Tag Archives: World Health Organization

Patents Not an Issue in the Fight Against Ebola

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As of October 23,2014 more than 4,900 people have died from the current Ebola outbreak, concentrated in the three West African countries of Sierra Leone, Guinea, and Liberia. Frustrated that the process of getting experimental vaccines to West Africa was not moving fast enough, some were quick to blame intellectual property rights. But in reality, as government officials were quick to point out, the WHO first needed to resolve important ethical and safety considerations before a vaccine that Read More >

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Implementing the WHO PIP Framework – Industry’s Role & Outlook

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In May 2011, the World Health Organization (WHO) adopted the Pandemic Influenza Preparedness (PIP) Framework after nearly five years of contentious negotiations. As noted by Anne Huvos, WHO Secretariat, the two objectives of the PIP Framework are: (1) to improve sharing of influenza viruses with human pandemic potential; and (2) to achieve more predictable, efficient, and equitable access to benefits, such as vaccines and antiviral medicines, during future pandemics. The subject of a session at Read More >

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India Compulsory License: A Times of India Article Says It’s Not Helping the Poor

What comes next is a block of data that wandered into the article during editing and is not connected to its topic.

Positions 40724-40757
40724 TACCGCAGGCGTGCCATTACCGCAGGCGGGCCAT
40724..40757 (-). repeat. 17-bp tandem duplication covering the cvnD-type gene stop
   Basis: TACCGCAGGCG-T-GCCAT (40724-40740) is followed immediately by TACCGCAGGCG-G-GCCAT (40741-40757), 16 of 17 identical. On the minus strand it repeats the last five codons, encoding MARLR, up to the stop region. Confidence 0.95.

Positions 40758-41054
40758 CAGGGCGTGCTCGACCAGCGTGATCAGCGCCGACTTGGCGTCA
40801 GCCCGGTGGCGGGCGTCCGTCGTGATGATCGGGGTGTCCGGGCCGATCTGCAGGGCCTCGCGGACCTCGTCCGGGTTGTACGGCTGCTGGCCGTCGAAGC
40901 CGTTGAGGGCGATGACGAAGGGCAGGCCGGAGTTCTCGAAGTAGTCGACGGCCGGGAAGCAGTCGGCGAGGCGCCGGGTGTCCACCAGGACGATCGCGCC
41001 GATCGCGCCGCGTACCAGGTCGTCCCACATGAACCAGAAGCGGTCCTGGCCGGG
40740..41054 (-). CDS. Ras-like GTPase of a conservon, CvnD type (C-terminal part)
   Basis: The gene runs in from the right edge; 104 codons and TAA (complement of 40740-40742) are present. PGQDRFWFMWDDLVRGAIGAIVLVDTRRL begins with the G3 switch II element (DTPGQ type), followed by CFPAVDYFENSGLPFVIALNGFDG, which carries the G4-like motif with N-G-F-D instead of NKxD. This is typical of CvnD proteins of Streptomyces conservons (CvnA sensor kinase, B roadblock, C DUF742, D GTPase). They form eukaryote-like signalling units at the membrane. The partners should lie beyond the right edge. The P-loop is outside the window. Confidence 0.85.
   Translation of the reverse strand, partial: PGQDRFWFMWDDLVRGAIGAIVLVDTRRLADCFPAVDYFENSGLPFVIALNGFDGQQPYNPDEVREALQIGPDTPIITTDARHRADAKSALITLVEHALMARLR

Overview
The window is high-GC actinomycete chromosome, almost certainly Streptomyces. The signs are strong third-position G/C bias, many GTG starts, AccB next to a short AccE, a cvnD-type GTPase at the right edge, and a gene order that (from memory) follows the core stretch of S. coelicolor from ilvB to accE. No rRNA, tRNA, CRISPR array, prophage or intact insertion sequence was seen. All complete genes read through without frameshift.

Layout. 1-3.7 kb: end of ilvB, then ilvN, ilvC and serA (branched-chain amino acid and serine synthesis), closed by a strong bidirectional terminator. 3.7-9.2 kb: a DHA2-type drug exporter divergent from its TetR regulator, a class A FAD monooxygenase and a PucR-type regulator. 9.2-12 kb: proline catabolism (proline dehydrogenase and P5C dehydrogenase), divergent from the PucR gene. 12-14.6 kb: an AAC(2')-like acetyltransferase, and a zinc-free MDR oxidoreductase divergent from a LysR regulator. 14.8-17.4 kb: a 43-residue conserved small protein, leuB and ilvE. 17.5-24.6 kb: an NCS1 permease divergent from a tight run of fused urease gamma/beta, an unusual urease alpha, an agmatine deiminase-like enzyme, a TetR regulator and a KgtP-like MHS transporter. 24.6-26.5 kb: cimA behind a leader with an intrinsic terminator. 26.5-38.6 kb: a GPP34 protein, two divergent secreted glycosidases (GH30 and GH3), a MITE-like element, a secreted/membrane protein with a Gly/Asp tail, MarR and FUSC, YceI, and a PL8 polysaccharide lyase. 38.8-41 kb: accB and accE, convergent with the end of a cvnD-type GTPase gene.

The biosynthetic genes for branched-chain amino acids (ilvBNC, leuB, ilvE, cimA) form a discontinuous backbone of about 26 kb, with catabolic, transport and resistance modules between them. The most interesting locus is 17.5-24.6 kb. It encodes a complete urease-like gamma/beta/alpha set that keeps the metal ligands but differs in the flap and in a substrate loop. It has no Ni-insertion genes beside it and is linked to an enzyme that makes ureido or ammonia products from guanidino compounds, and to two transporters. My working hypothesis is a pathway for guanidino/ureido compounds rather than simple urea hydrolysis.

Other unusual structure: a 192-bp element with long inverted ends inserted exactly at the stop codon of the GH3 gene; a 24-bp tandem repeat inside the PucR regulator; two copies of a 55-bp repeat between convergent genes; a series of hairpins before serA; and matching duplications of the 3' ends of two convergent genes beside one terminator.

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India recently issued a compulsory license on Bayer’s liver and kidney cancer drug (Sorafenib) with the stated goal of providing access to India’s poor. However, the Times of India recently ran the article Cheap generics drugs no panacea for India’s poorest, quickly dispelling this myth: “The compulsory license system might not really work because poor people cannot even afford the discounted price,” said G. Balachandhran, former head of the National Pharmaceutical Pricing Authority (NPPA), India’s drug Read More >

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If Biotech Builds…Will Financers Come?

Angie Drakulich from PharmaTech Talk writes: In many countries, it’s easy to get the health minister to understand the value of introducing a vaccine and related healthcare training and therapies to his or her population. It’s another thing to get the finance minister to buy into the effort. But healthcare education and training have made and continue to make great inroads into this area. Angie is part of our BIO Official Blog Program. Keep an Read More >

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Pathogens and the Nagoya Protocol of the Convention on Biological Diversity

          Some nations have argued that the recent Nagoya Protocol of the Convention of Biological Diversity (CBD) includes pathogens. The inclusion of pathogens in the Nagoya Protocol could adversely affect the world’s ability to control outbreaks of infectious disease.  The following reasons demonstrate why pathogens are not and should not be included in the Nagoya Protocol. Contrary to the Mission of the CBD: The three main objectives of the CBD are; “The conservation of biological Read More >

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